‘Future Lasts Forever’ at Sofia

By
Mar 25th, 2012

Slow, meditative films that were thin on plot dominated the awards at the16th Sofia International Film Festival. Grand Prix winner Stories Which Only Exist When Remembered (dir. Julia Murat) centred on a young photographer’s stay amongst the elderly of a small village, while Jaffe Zinn’s Magic Valley traced the discovery of a crime in a quiet town. Konstantin Bojanov won four of the festival’s ten prizes for Avé, a film about two young people hitchhiking across Bulgaria.

Given this general trend in the festival’s prize-giving, it was disappointing that the juries overlooked a film which was of a similar spirit in terms of its plot and pacing, and which treated an important subject in a nuanced way. Özcan Alpek’s Future Lasts Forever concerns Sumru, an ethnomusicologist on a research trip. Her mission is to record Kurdish women singing elegies for male family members who were killed when their villages were attacked by Turks. In the city of Diyarbakir, she meets Ahmet, a film-lover who sells world cinema DVDs at the market. Ahmet becomes drawn into helping Sumru with her work. Together, they listen to women who, before singing their elegies, give horrifying accounts of their experiences. Ahmet and Sumru also work together at a local library to re-organise a large existing archive of atrocities, in readiness for an official investigation that has yet to take place.

Audiences may tend to shy away from films which incorporate talking-head accounts of atrocity. On the one hand, the viewer naturally wants to empathise with the speaker on a personal level, but the horror is such that most can never comprehend the full extent of the speaker’s pain. On the other hand, the violence becomes banal and depersonalised, as the viewer thinks of how many similar events have taken place across the world, now and in the past: the viewer becomes depressed thinking of the inhuman acts that humans have been, and are still, capable of. Comprehending an overwhelming history of suffering becomes even more difficult than confronting it on an individual level.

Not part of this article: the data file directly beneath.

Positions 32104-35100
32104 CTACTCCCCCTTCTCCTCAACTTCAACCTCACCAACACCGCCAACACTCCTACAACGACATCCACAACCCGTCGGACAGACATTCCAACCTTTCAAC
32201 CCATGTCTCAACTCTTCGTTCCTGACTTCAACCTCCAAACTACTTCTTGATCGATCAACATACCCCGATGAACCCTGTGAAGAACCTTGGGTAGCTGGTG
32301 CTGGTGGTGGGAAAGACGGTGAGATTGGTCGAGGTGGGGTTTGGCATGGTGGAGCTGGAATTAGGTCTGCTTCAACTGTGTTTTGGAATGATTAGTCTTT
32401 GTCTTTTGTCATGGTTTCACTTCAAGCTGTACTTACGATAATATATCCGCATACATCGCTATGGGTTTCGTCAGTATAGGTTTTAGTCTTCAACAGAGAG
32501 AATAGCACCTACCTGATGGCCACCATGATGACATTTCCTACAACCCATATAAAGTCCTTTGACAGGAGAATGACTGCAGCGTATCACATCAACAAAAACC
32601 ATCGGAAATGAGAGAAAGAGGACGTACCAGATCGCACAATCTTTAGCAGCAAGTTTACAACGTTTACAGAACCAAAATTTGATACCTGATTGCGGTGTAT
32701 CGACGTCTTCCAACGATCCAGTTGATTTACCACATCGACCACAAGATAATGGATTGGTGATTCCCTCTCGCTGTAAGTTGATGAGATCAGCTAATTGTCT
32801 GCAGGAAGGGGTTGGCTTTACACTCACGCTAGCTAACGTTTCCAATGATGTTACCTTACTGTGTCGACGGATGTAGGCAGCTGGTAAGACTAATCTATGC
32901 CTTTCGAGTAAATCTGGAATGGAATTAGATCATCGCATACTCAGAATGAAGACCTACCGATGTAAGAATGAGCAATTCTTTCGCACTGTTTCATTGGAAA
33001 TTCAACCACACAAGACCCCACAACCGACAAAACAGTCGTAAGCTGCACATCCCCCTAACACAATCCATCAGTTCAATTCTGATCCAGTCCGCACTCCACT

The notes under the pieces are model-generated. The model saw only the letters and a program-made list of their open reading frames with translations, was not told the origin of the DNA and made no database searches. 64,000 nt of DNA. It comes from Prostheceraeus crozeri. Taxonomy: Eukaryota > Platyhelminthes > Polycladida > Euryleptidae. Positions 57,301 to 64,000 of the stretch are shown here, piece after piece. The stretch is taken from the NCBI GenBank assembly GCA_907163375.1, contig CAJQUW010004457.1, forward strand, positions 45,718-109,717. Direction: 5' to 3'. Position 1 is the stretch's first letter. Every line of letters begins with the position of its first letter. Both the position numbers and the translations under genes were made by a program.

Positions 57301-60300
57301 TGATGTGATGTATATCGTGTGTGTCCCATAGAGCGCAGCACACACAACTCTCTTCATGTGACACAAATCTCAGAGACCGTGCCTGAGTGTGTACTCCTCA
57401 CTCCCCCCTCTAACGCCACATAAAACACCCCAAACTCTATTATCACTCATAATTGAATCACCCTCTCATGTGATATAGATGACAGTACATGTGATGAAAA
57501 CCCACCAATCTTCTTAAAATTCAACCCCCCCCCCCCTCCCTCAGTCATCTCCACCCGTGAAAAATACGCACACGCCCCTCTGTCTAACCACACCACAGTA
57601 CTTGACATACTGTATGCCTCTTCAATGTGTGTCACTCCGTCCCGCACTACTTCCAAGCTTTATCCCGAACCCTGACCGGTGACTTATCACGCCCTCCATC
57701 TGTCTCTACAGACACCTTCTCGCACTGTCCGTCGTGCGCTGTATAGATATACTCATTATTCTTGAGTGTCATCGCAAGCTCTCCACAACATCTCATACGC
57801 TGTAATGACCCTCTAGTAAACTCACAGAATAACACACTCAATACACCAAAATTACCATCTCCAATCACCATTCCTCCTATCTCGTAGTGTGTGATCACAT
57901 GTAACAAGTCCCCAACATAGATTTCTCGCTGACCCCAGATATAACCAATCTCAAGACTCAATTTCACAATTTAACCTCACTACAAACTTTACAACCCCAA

Future Lasts Forever takes a very balanced approach to its subject matter, however, and this is part of its originality. The film does not simply follow its fictional protagonist’s quest as an ethnomusicologist; it also confronts difficult questions about why she is doing this research. Ahmet is the first to raise the question, muttering darkly about Kurds now being of academic interest. As a Kurd himself, he has been touched by the stories and songs which Sumru is recording. As Sumru is not Kurdish, there is automatically an underlying question of motive. If she were looking at the atrocities per se, it would be easy to see how her research could be motivated by the suffering of fellow humans. The fact that her interest is in elegies, which are a step away from the atrocities themselves, leaves her open to accusations of academic distance from her subject, or worse, of morbidity in her avid interest in sufferings that she is not personally connected with.

Future Lasts Forever incorporates only one short sequence of documentary-style footage of an attack on a Kurdish village, and even this merely hints at the summary executions that took place. The film as a whole is strangely lyrical and peaceful considering its sombre and violent subject matter. Its images of natural beauty, from mist on a wooded mountain road, to rain in a small church courtyard, sent tingles up my spine in a way few films ever have. It is possible that the director intended to reflect the calming, cathartic impact that nature’s beauty, like human art (elegies for the dead, in particular) can have. But the film does not presume to suggest that elegies can neutralise the loss of a loved one. Its title, ‘Future Lasts Forever’, can refer to the fact that the future, as it is always ahead of us, offers a feeling of eternity: it can be a happy place, when you make plans with someone you love, but it can also be an eternally lonely place when you have lost that person forever. When Sumru mourns her own loss, the audience, like the film’s other characters, remain distant from her. The film’s final shot of her walking alone, slowly vanishing, along the edge of a snowy lake, acknowledges loss as something personal, which isolates the individual.

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